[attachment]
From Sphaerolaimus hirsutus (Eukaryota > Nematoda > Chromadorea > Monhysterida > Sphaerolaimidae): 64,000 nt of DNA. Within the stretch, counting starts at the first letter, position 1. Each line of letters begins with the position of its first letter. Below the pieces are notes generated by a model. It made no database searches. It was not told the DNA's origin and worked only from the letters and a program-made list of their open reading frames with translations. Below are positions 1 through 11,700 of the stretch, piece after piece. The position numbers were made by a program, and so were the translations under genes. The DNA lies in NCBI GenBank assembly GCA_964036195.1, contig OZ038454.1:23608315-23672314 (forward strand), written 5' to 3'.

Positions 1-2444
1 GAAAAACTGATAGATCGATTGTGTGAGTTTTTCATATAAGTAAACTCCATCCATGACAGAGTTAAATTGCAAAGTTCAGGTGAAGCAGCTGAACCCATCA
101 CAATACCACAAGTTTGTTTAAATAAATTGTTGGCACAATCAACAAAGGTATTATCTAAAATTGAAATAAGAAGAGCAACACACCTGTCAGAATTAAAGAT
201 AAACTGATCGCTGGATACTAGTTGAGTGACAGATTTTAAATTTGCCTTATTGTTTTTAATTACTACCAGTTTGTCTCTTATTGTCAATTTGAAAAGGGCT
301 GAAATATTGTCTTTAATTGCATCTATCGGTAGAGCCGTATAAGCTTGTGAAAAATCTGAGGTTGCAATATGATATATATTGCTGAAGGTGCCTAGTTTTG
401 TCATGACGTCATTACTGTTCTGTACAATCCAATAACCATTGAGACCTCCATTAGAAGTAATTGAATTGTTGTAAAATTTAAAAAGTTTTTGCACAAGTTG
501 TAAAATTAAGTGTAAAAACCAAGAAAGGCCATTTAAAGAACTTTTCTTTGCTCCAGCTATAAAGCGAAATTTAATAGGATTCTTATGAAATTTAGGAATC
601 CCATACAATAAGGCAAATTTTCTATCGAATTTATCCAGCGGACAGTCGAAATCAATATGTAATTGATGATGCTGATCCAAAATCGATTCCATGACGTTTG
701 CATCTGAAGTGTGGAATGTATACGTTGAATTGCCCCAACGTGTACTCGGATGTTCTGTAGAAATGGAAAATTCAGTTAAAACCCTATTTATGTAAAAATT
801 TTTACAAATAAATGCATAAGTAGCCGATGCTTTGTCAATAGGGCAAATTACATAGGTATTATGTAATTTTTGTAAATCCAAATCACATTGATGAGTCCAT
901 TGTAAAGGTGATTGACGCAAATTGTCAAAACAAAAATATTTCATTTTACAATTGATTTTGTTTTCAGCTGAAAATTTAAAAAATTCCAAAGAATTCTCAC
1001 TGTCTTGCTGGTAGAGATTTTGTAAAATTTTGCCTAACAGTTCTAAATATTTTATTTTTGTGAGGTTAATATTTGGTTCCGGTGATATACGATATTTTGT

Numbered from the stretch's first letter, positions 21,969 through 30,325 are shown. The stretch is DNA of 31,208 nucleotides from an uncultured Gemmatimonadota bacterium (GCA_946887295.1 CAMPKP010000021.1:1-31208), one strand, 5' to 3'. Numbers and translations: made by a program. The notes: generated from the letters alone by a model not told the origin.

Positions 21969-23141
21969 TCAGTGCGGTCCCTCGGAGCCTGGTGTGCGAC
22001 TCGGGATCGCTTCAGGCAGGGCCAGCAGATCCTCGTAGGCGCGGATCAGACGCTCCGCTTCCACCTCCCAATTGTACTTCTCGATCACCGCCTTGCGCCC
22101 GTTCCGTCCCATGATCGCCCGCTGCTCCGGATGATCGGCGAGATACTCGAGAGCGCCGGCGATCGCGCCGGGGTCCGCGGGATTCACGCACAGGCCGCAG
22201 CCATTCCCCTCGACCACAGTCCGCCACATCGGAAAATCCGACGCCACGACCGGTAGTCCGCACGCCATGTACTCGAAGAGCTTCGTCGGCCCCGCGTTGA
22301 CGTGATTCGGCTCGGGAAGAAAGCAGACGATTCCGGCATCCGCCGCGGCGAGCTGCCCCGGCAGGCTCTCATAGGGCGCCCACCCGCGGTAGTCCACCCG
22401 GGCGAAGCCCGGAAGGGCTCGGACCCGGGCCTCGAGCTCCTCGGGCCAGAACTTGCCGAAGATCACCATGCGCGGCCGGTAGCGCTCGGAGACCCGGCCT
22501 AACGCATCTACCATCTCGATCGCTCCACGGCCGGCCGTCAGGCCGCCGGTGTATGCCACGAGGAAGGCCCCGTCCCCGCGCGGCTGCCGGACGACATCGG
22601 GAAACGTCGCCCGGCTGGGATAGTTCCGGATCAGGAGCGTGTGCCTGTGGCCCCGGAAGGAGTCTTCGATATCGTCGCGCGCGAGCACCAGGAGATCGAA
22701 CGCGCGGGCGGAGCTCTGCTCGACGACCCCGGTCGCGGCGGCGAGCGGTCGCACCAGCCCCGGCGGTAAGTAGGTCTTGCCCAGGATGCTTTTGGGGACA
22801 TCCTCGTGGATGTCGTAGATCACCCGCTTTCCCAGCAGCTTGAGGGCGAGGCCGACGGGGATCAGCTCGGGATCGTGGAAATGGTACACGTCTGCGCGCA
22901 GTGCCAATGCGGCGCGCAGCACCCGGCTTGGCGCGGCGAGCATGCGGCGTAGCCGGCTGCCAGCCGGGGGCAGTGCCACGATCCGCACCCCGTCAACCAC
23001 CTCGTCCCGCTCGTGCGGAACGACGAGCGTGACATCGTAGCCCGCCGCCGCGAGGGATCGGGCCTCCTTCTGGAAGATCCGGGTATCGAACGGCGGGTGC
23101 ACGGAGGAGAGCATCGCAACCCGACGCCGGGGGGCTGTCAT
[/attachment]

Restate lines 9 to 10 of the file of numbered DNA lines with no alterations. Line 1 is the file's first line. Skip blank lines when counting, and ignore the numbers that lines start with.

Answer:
601 CCATACAATAAGGCAAATTTTCTATCGAATTTATCCAGCGGACAGTCGAAATCAATATGTAATTGATGATGCTGATCCAAAATCGATTCCATGACGTTTG
701 CATCTGAAGTGTGGAATGTATACGTTGAATTGCCCCAACGTGTACTCGGATGTTCTGTAGAAATGGAAAATTCAGTTAAAACCCTATTTATGTAAAAATT